The Sages went so far as to say that the Torah commands us in only one place to love our neighbor, but thirty-six times to love the stranger. Why is this so important?!

Isn’t it more important to love those closest to you? Why so much emphasis on the stranger? I think the answer is based on human nature and our ability to turn a blind eye when something negative is happening around us, but not to us. There are studies which show that we often don’t come to the rescue of strangers who are getting mugged, harmed, have fallen on the ground, or are in need of general help; we just ignore them and move on. This is not because we are unkind or inherently bad—we just don’t pay attention. We either assume someone else will help, or we are oblivious or in denial. As a society, we have forgotten to exercise the ‘care for a stranger’ muscle.

I’m reminded of the introduction to a book called Pathways of the Just, which was written by a famous scholar Rabbi Moshe Chaim Luzato. The Rabbi said that this book is meant to be read multiple times, as it doesn’t have anything monumentally new or ideas one wouldn’t already know. Rather, the book is full of ideas that we tend to forget because we don’t exercise them, we don’t repeat them, and we become willfully unaware.

So too with lending a helping hand to a stranger, and a stranger can be a community or family member who makes you uncomfortable, someone you don’t like, or someone who looks different or comes from a different background. These people can all be considered strangers who we might tend to ignore or avoid.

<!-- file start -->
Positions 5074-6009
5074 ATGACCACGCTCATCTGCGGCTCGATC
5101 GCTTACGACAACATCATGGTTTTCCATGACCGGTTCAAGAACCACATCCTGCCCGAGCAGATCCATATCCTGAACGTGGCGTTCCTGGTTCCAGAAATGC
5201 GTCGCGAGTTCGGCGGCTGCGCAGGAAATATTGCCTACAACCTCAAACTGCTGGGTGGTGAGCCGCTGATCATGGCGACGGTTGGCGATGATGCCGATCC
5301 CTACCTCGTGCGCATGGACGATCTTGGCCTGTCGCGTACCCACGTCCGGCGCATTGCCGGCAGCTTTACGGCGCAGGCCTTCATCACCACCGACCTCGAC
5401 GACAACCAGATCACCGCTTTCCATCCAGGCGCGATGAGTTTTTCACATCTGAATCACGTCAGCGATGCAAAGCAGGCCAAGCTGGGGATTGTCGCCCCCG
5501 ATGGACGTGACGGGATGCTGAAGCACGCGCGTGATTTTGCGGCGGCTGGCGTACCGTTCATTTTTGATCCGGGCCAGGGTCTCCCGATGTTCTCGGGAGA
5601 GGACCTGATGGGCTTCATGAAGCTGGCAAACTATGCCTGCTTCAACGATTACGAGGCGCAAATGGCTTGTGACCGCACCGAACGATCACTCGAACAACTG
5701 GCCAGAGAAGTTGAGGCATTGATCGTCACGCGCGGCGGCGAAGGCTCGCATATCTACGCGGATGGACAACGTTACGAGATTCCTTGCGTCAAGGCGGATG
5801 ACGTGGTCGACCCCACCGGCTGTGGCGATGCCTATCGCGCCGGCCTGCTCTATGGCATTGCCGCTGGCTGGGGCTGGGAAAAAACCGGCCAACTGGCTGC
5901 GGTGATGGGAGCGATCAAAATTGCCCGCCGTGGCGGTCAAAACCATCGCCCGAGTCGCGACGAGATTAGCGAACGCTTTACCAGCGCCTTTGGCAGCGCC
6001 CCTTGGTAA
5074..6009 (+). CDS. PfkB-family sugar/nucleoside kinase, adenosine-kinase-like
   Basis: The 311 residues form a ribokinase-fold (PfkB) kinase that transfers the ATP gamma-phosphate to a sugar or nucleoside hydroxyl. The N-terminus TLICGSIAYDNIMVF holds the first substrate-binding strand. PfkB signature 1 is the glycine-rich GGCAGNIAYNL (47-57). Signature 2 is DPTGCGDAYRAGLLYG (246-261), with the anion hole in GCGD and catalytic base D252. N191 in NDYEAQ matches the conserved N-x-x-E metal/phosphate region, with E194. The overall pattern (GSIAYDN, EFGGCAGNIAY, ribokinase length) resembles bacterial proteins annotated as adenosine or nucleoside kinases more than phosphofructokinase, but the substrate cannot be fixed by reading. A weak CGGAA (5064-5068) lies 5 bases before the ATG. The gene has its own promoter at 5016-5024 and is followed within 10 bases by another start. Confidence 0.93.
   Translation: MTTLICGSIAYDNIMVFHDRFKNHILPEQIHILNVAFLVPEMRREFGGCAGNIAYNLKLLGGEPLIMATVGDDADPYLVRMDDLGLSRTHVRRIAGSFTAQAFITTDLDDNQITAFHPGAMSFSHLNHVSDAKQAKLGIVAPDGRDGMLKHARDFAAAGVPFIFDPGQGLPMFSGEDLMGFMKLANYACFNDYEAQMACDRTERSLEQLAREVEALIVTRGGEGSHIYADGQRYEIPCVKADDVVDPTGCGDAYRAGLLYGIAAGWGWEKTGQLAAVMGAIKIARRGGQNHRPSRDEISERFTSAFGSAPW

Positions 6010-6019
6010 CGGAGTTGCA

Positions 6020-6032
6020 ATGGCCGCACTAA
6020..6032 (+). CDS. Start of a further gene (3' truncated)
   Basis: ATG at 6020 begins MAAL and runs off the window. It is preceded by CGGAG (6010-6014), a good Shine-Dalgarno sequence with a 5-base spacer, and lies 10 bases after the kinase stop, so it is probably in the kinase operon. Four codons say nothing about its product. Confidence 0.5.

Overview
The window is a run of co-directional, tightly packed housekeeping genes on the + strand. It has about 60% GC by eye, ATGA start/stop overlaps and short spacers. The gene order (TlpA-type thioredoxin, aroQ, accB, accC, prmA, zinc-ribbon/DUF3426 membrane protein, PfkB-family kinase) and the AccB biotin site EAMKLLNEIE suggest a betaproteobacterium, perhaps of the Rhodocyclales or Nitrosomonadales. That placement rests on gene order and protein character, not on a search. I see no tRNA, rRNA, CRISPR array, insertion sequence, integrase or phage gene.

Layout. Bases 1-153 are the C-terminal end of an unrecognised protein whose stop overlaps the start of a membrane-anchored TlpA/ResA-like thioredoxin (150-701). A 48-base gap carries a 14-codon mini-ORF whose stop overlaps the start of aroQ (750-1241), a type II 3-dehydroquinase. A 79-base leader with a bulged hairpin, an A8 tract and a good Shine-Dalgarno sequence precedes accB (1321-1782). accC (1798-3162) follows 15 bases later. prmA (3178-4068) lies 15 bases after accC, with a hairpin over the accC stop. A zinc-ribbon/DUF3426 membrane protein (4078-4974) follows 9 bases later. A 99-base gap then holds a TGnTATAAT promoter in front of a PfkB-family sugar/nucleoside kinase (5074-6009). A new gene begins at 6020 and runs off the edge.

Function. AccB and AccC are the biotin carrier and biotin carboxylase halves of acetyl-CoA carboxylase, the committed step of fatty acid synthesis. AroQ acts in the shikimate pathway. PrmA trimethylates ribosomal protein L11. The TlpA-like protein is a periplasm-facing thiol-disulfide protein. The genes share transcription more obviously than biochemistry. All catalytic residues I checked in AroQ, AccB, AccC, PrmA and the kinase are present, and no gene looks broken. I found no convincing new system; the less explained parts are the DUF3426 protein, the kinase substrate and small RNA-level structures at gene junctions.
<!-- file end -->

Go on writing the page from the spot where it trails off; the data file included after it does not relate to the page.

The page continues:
This is why the Torah says it 36 times. Firstly, to remind ourselves of the importance of being kind and helpful to strangers, no matter who they are. Yet more so, it’s a reminder that it’s not enough to want to do something; in order to keep commitments, we need to repeat the behavior over and over, even if it’s obvious. We need to remember that which we have forgotten.

This week, let’s find that behavior that we seek to improve, shift, or change, and make a commitment to exercise it, to repeat it until it’s no longer a stranger.


Accountability, Community, Unconditional Love



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